Black Status: Post Civil War America After the emancipation of slaves in 1862, the status of African-Americans in post civil war America up until the beginning of the twentieth century did not go through a great deal of change. Much legislation was passed to help blacks in this period. The Civil Rights act of 1875 prohibited segregation in public facilities and various government amendments gave African-Americans even more guaranteed rights. Even with this government legislation, the newly dubbed 'freedmen' were still discriminated against by most people and, ironically, they were soon to be restricted and segregated once again under government rulings in important court cases of the era. Reconstruction was intended to give African-Americans the chance for a new and better life.
American Civil Rights Movement By Eric Eckhart The America¬¬¬n Civil Rights movement was a movement in which African Americans were once slaves and over many generations fought in nonviolent means such as protests, sit-ins, boycotts, and many other forms of civil disobedience in order to receive equal rights as whites in society. The American civil rights movement never really had either a starting or a stopping date in history. However these African American citizens had remarkable courage to never stop, until these un-just laws were changed and they received what they had been fighting for all along, their inalienable rights as human beings and to be equal to all other human beings. Up until this very day there are still racial issues were some people feel supreme over other people due to race. That however is an issue that may never end.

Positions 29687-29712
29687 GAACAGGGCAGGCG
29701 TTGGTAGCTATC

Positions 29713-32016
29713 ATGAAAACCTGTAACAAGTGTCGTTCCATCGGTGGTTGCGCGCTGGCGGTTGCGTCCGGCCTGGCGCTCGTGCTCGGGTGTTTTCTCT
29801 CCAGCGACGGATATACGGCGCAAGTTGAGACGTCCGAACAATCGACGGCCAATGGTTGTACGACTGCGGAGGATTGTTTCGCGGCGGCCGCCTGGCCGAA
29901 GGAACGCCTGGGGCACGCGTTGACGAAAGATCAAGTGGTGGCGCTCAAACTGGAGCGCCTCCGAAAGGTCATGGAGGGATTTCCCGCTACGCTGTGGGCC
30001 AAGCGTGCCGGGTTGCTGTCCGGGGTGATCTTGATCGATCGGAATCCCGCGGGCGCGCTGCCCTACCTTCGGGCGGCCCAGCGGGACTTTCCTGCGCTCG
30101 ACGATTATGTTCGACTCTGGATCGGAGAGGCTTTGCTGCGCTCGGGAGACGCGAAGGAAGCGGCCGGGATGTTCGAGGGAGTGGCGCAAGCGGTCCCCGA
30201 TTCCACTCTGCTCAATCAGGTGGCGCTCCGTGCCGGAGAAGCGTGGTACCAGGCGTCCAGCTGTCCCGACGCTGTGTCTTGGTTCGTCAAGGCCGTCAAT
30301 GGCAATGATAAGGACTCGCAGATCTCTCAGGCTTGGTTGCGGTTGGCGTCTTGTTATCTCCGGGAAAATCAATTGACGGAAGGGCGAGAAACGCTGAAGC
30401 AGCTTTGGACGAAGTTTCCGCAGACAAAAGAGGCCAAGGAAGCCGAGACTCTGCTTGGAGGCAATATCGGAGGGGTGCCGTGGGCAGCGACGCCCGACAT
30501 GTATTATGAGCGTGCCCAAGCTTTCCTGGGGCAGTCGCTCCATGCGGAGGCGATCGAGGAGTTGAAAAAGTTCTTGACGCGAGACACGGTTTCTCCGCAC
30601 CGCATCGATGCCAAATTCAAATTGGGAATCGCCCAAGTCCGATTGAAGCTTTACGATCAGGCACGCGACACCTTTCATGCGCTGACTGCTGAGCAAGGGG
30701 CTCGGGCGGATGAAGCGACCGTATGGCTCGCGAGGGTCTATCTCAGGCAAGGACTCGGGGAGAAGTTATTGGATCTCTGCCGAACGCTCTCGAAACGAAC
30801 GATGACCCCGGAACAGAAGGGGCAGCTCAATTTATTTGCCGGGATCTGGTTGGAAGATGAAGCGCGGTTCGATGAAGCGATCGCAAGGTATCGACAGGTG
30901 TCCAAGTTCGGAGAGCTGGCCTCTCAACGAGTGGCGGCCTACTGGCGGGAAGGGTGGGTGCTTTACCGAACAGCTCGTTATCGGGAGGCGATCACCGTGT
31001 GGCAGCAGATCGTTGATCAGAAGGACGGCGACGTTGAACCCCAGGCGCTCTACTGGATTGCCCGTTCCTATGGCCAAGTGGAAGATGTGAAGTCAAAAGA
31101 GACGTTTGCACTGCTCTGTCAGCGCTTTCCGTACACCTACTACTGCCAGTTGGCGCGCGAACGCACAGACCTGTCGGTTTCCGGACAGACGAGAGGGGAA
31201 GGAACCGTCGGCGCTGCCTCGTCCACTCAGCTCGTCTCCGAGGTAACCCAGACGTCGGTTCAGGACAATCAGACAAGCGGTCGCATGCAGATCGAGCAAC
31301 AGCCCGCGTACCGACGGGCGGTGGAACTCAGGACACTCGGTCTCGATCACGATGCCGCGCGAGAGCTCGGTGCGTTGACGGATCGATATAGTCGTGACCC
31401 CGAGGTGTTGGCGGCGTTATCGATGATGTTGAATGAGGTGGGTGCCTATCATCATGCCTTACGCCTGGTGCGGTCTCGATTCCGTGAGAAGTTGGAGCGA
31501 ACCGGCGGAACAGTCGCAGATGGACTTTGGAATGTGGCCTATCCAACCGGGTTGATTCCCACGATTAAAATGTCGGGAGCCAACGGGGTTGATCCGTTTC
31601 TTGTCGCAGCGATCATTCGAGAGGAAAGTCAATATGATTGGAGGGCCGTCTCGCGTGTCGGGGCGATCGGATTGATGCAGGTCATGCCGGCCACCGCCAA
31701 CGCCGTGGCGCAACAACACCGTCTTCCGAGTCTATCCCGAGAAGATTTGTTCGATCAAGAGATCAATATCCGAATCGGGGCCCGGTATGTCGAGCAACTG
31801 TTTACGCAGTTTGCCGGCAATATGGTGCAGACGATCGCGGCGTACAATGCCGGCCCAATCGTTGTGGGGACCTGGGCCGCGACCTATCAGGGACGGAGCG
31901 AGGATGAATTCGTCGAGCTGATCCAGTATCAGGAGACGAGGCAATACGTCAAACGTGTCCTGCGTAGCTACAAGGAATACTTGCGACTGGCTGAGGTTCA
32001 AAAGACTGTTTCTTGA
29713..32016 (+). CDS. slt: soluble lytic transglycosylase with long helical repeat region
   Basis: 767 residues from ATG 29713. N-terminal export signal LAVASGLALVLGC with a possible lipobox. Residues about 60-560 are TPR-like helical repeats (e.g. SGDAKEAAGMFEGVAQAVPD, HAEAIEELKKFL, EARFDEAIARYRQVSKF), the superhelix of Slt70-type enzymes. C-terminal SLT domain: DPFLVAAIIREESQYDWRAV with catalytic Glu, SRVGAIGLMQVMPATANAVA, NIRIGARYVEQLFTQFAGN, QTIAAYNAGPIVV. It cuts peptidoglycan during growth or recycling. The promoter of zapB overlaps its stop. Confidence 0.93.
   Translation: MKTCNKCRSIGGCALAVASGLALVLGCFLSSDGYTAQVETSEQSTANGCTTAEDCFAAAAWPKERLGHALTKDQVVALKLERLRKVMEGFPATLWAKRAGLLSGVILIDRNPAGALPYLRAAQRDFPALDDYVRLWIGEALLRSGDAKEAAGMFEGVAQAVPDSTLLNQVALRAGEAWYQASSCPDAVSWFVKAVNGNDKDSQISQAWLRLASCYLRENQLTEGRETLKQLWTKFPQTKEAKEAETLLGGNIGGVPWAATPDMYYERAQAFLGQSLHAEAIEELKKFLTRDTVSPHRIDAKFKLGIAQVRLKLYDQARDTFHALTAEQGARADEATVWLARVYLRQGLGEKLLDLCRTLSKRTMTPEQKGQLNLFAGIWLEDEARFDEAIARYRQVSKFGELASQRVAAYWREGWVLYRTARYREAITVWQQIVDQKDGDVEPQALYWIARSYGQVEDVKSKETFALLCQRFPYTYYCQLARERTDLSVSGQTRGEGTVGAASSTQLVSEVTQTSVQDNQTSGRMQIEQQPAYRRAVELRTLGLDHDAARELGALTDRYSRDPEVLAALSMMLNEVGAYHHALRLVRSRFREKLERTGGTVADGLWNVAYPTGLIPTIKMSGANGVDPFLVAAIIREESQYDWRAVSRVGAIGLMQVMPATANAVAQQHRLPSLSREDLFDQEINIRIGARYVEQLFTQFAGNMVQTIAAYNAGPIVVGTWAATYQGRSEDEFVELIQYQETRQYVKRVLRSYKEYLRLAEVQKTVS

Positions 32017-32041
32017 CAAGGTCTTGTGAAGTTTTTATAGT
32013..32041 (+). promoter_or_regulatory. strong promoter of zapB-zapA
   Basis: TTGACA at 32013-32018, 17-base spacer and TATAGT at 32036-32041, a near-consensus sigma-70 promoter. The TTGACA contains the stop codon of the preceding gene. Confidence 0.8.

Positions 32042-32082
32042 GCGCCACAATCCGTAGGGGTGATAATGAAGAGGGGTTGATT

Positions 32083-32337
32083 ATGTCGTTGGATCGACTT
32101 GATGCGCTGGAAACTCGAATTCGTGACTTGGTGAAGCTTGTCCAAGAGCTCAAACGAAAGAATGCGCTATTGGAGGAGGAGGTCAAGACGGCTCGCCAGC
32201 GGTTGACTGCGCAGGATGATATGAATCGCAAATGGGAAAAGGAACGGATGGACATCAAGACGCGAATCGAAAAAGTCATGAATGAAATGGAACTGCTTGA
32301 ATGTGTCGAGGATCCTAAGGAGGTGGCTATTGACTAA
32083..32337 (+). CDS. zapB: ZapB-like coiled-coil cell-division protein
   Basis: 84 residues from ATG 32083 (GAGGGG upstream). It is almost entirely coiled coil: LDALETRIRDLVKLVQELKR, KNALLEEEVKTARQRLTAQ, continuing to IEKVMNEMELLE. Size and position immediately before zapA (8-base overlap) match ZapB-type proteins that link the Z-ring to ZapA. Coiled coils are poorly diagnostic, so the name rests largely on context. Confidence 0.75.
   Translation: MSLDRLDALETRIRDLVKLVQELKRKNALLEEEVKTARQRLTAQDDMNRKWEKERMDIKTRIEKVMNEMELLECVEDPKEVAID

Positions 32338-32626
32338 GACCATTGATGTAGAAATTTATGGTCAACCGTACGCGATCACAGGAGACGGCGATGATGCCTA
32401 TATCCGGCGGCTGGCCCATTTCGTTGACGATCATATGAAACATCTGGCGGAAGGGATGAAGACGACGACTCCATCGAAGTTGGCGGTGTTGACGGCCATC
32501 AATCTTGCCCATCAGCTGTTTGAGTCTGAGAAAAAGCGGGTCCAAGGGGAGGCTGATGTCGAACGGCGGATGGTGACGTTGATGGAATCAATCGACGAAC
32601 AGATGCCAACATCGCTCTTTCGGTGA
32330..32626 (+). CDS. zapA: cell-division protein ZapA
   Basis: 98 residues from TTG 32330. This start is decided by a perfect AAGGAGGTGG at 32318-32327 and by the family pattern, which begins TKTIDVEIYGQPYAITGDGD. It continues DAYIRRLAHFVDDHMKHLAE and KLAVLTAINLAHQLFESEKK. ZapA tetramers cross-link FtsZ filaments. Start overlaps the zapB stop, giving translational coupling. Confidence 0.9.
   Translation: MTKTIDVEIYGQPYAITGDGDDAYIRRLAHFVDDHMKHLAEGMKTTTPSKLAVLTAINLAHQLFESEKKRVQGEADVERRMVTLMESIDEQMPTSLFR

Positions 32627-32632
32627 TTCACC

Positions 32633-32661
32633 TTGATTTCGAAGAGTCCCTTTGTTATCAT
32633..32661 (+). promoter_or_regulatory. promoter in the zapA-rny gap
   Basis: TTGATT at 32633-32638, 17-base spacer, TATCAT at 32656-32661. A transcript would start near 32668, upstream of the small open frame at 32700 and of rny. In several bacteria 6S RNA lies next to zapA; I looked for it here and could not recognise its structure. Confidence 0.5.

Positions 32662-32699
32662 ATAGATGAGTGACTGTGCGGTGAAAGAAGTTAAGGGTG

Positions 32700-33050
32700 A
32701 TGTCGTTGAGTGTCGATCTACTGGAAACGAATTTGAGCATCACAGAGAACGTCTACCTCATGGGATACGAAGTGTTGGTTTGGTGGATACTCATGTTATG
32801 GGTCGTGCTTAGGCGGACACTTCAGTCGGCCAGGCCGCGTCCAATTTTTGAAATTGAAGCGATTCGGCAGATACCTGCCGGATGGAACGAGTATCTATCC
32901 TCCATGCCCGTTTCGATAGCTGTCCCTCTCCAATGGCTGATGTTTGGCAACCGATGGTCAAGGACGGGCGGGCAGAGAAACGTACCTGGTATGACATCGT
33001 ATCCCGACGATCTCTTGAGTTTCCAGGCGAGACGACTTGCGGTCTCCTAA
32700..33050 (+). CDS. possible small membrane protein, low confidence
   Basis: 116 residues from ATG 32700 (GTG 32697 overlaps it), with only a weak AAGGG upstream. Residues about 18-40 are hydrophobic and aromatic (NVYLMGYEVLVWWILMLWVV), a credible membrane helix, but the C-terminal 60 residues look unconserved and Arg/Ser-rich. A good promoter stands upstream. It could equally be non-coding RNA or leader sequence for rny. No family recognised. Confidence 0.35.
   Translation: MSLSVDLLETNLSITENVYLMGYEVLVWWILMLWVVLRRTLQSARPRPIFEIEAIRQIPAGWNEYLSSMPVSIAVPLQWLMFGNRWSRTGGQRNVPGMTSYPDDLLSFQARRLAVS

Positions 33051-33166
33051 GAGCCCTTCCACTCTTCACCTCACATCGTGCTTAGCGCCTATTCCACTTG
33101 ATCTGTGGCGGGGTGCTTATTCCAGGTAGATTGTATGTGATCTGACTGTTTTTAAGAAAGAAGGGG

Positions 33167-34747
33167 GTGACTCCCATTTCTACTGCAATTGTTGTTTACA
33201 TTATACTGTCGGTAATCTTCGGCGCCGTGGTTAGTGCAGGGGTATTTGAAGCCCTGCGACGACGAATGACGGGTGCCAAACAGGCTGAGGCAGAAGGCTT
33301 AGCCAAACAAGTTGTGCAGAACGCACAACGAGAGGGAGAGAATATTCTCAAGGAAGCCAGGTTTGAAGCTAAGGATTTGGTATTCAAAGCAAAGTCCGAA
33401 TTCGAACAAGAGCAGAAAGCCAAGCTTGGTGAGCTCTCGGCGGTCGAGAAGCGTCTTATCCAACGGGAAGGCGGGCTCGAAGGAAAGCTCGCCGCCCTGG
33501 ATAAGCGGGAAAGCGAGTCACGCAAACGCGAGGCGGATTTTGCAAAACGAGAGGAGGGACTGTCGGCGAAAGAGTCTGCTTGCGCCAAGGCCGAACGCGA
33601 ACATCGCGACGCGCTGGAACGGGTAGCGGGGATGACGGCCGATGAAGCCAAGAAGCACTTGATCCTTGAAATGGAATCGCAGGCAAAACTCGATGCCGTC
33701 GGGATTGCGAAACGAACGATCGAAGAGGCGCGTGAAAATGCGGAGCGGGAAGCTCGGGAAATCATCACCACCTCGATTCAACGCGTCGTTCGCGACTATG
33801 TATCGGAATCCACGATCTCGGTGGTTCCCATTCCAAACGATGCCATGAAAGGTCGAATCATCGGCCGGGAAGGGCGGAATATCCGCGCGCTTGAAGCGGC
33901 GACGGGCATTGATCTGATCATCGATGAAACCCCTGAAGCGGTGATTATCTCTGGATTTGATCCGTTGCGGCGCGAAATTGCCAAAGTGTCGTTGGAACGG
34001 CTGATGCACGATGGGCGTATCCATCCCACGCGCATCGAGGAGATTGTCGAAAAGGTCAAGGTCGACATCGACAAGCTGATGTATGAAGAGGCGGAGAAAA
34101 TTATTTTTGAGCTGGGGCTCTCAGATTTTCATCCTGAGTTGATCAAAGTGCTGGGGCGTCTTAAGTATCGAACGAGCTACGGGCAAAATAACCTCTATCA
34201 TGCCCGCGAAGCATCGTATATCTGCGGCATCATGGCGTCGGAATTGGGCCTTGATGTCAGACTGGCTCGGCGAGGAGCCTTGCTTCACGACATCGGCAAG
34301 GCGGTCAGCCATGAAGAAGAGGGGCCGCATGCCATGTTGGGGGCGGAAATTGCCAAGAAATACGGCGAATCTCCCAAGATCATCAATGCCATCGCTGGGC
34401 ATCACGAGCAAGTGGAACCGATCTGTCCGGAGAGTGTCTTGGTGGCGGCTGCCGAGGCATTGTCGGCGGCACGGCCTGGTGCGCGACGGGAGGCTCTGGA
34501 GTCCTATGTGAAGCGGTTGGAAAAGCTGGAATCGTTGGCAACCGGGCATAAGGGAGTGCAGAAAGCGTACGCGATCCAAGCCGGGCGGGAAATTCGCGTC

In the early 16th century, African Americans were stripped from their natural rights as they were sold as property and used for labor. Throughout history, they have acquired rights as individuals and have gained equality as members of the nation. Because of the cruelty guided toward them in earlier centuries, their fellow African Americans and people in other races have served their responsibilities to help free them by revolting, and have now turned into heroic figures because of their courage. This time marks the struggles to accomplishing The Civil right Movement, which worked to end racial segregation, and provide Africans with constitutional rights to vote. Throughout all the history of the U.S, the most common topic is the one relating to the rights and responsibilities of the nation and the people.